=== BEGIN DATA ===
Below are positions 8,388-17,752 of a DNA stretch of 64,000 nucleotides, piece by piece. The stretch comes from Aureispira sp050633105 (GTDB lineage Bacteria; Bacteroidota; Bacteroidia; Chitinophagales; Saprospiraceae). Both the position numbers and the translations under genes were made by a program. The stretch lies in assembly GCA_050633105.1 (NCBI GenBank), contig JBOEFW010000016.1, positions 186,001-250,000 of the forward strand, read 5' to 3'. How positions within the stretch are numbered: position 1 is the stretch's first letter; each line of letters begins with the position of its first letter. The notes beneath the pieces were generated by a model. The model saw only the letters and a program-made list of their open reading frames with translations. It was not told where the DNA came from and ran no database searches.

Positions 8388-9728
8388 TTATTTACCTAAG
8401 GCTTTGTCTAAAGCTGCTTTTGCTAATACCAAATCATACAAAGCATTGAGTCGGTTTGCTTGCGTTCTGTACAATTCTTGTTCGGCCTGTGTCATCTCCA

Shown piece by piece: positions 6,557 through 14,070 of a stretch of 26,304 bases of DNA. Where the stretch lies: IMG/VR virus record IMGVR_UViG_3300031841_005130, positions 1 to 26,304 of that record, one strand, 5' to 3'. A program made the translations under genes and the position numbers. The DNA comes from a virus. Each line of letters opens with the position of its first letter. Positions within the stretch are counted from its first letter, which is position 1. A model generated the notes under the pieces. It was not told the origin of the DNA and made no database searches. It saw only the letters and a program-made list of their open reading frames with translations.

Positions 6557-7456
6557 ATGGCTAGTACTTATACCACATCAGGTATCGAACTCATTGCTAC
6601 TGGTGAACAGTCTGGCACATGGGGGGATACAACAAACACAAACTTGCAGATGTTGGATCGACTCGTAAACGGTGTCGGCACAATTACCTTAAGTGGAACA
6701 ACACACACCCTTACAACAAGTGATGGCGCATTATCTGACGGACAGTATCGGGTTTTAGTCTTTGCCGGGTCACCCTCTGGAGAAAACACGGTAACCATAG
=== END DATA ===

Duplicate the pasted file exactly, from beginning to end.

Below are positions 8,388-17,752 of a DNA stretch of 64,000 nucleotides, piece by piece. The stretch comes from Aureispira sp050633105 (GTDB lineage Bacteria; Bacteroidota; Bacteroidia; Chitinophagales; Saprospiraceae). Both the position numbers and the translations under genes were made by a program. The stretch lies in assembly GCA_050633105.1 (NCBI GenBank), contig JBOEFW010000016.1, positions 186,001-250,000 of the forward strand, read 5' to 3'. How positions within the stretch are numbered: position 1 is the stretch's first letter; each line of letters begins with the position of its first letter. The notes beneath the pieces were generated by a model. The model saw only the letters and a program-made list of their open reading frames with translations. It was not told where the DNA came from and ran no database searches.

Positions 8388-9728
8388 TTATTTACCTAAG
8401 GCTTTGTCTAAAGCTGCTTTTGCTAATACCAAATCATACAAAGCATTGAGTCGGTTTGCTTGCGTTCTGTACAATTCTTGTTCGGCCTGTGTCATCTCCA

Shown piece by piece: positions 6,557 through 14,070 of a stretch of 26,304 bases of DNA. Where the stretch lies: IMG/VR virus record IMGVR_UViG_3300031841_005130, positions 1 to 26,304 of that record, one strand, 5' to 3'. A program made the translations under genes and the position numbers. The DNA comes from a virus. Each line of letters opens with the position of its first letter. Positions within the stretch are counted from its first letter, which is position 1. A model generated the notes under the pieces. It was not told the origin of the DNA and made no database searches. It saw only the letters and a program-made list of their open reading frames with translations.

Positions 6557-7456
6557 ATGGCTAGTACTTATACCACATCAGGTATCGAACTCATTGCTAC
6601 TGGTGAACAGTCTGGCACATGGGGGGATACAACAAACACAAACTTGCAGATGTTGGATCGACTCGTAAACGGTGTCGGCACAATTACCTTAAGTGGAACA
6701 ACACACACCCTTACAACAAGTGATGGCGCATTATCTGACGGACAGTATCGGGTTTTAGTCTTTGCCGGGTCACCCTCTGGAGAAAACACGGTAACCATAG